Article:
Trinidad and Tobago was also advocating for the Court. In fact that is the reason why the Court is now headquartered in Port of Spain, and now the twin-island Republic has not taken any positive action to abolish appeals to the Privy Council.

But although the countries like Antigua and Barbuda, Bahamas, Belize, Grenada, Dominica, Jamaica, Trinidad and Tobago, St Kitts and Nevis, St Lucia, and St Vincent and the Grenadines have not taken steps to rid the Privy Council as the final court, they could still use the CCJ in its original jurisdiction to resolve disputes between Caribbean countries that are parties to the revised Treaty of Chaguaramas, as well as international law issues, but they are not even doing this.

Since the Court was established in April 2005, 45 months ago, only two CSME matters were filed.

In fact the decision in the first matter filed by a Trinidad company against Guyana was given on Thursday.

The CCJ has recently taken steps to launch a series of public education initiatives to enhance the knowledge of the Bar and Bench in the region and to invite business, labour and members of the public to be part of the exercise. Lectures were so far held in Jamaica and Antigua and Barbuda.

It is now worrying and opposition politicians in Trinidad and Tobago, including former Attorney General, Ramesh Lawrence Maharaj, are advocating that the Court be closed because of the high operational costs, not only because of the highly paid judges, but the maintenance of the highly technical and modern Court facilities as well as the administrative and support staff.

It seems that both the government as well as the opposition have to agree to abolish appeals to the Privy Council because of the constitutional changes, and that may well be one of the reasons, but perhaps I should point out that several governments have changed since the establishment of the CCJ, including St Lucia, Bahamas, Jamaica, Belize, Grenada, but the situation remains the same. Barbados and the British Virgin Islands also have new governments, but Barbados has already joined and the BVI is a British Overseas Territory and is not a signatory to the CCJ.

Since only two of the twelve countries -- Guyana and Barbados -- have accepted the CCJ as the final appellate court, the CCJ is grossly under utilised and this is very unfortunate since it gives them little scope to develop a Caribbean jurisprudence, which I have no doubt that they are eager to do.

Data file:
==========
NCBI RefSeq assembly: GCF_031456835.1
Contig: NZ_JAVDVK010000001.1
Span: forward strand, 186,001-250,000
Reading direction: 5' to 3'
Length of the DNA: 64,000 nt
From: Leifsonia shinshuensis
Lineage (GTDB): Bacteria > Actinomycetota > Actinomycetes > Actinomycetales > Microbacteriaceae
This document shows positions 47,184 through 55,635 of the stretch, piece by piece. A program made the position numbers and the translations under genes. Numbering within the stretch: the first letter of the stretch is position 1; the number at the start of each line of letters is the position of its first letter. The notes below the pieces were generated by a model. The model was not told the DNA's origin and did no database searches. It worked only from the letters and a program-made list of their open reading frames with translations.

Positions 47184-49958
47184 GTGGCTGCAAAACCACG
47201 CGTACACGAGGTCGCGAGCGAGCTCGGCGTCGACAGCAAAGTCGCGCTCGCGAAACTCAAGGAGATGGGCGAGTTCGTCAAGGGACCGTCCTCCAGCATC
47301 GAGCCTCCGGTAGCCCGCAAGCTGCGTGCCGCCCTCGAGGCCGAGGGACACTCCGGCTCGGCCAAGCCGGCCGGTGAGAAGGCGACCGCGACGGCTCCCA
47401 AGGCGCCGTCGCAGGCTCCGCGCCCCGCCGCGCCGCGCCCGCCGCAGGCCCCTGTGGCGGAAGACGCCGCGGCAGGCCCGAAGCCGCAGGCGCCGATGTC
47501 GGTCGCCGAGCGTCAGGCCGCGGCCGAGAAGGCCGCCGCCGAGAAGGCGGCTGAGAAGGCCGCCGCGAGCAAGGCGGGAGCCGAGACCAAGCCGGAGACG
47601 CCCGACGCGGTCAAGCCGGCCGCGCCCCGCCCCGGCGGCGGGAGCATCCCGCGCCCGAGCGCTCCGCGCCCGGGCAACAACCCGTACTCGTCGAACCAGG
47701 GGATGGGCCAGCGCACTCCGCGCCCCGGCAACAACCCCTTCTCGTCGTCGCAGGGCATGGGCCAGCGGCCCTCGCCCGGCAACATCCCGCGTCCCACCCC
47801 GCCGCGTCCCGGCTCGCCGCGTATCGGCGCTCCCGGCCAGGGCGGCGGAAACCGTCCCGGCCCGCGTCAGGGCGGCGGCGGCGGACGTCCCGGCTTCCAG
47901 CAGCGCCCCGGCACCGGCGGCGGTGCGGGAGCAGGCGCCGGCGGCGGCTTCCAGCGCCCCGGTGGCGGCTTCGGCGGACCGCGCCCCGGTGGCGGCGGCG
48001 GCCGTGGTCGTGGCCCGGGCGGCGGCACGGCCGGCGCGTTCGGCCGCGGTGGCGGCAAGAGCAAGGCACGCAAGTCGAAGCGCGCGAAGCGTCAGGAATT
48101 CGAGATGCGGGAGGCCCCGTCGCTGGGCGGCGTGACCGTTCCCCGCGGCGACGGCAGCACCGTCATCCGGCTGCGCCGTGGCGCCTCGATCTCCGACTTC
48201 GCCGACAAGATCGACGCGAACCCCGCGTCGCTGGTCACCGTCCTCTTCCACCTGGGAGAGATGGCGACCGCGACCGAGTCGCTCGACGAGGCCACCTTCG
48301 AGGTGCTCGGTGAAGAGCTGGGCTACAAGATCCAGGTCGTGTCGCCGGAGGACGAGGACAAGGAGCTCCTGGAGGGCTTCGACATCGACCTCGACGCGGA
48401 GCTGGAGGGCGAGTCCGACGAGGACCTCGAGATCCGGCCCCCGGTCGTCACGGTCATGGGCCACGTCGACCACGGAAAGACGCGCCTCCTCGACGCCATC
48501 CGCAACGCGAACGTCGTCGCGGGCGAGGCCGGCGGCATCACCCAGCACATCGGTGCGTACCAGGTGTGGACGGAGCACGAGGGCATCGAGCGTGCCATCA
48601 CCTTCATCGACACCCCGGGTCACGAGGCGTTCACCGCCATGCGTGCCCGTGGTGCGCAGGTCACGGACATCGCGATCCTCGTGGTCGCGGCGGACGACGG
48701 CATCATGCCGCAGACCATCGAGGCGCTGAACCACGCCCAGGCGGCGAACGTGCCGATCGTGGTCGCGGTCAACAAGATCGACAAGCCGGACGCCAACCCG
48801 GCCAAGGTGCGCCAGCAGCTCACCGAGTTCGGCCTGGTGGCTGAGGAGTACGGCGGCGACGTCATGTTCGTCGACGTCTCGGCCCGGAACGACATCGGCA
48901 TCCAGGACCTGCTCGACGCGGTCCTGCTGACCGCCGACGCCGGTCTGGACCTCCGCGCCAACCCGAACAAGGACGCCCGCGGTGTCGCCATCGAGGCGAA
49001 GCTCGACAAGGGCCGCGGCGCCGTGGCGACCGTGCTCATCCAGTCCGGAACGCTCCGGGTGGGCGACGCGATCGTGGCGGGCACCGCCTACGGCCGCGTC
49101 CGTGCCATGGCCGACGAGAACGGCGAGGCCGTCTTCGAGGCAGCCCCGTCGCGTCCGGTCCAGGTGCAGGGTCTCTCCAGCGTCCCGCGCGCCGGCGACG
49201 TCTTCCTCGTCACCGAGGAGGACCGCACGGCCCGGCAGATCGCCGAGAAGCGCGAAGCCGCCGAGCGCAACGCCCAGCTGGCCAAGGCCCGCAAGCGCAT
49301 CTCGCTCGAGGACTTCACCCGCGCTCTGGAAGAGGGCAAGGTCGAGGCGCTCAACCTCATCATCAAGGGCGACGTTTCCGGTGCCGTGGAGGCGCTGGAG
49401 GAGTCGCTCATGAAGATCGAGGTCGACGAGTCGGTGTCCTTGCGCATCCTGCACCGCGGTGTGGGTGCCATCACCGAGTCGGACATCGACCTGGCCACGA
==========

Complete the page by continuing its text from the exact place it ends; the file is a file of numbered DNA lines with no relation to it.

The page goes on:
There was some concern in the past that the CCJ was in favour of the death penalty as opposed to the London-based Privy Council, but a recent decision by the CCJ has dispelled the fear that it was a "hanging court" as contended in some quarters, since the regional Court has demonstrated that it will look at each case on its merits.

In any event, the Jamaican Parliament recently passed a motion by a wide majority to retain the death penalty, and St Kitts recently carried out an execution.

Dr Oswald Harding, former Attorney General of Jamaica, said that he was not in favour of the composition of the CCJ and expressed concern that no Jamaican has been named as a judge, although eight highly qualified persons applied for a position. He pointed out that Jamaica has the largest population in the English-speaking Caribbean, with a figure of 2.5 million. In a more humorous vein, he said that this was like selecting a West Indies cricket team without a Jamaican.

I have time and time again advocated that CARICOM Secretariat recruit a lobbyist to try to woo both the governments and opposition to take steps to rid appeals to the Privy Council, and they should do so as quickly as possible.

Carrington's statement is not enough; CARICOM should go further and take steps to approach governments as well as opposition parties to do so.

The Heads of Government have mandated the Ministers of Finance to provide funding for the recurrent expenses of the Court for the first five years of its operation. The question is -- what happens after April 16, 2010, the expiration of the five-year period?

January 16, 2009

CCJ Delivers Historic Judgment Under its Original Jurisdiction

TCL, subsidiary granted special leave to sue Guyana over cement tariff
Source: Stabroek News
Published: January 16, 2009 in News

In a historic first judgment delivered in its original jurisdiction, the Caribbean Court of Justice (CCJ) yesterday granted special leave to two cement companies to sue Guyana over what they said was the “unilateral” suspension of the Common External Tariff (CET) on cement.